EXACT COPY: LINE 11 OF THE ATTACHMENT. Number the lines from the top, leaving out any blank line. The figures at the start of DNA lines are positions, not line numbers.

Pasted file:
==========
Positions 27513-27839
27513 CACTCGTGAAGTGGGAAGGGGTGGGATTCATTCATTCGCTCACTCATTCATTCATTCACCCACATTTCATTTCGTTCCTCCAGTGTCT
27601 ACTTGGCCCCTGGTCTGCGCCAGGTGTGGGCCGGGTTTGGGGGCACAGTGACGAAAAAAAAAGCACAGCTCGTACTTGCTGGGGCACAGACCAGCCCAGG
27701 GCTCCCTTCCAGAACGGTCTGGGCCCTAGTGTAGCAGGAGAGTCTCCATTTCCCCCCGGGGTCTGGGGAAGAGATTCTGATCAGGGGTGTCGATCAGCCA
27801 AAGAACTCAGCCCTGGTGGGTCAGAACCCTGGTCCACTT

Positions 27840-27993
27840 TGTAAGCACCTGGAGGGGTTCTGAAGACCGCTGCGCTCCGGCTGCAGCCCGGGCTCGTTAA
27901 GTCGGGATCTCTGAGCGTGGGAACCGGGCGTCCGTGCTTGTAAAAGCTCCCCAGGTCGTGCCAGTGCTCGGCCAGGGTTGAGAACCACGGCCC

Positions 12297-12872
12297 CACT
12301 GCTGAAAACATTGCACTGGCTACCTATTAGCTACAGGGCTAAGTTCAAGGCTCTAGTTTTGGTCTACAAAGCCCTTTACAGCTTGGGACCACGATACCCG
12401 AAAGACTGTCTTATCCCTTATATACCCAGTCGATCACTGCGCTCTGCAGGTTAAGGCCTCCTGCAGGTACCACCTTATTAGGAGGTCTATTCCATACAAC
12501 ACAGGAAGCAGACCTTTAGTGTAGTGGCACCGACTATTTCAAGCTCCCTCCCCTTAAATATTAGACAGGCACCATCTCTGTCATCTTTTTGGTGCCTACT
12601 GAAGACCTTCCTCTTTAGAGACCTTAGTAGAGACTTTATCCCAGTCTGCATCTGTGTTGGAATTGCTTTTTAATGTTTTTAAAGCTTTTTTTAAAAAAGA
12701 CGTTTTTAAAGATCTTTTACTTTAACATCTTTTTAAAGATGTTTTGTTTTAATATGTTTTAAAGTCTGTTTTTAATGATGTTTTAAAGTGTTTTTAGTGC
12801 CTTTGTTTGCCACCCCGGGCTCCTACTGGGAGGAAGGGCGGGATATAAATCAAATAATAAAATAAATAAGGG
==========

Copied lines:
12301 GCTGAAAACATTGCACTGGCTACCTATTAGCTACAGGGCTAAGTTCAAGGCTCTAGTTTTGGTCTACAAAGCCCTTTACAGCTTGGGACCACGATACCCG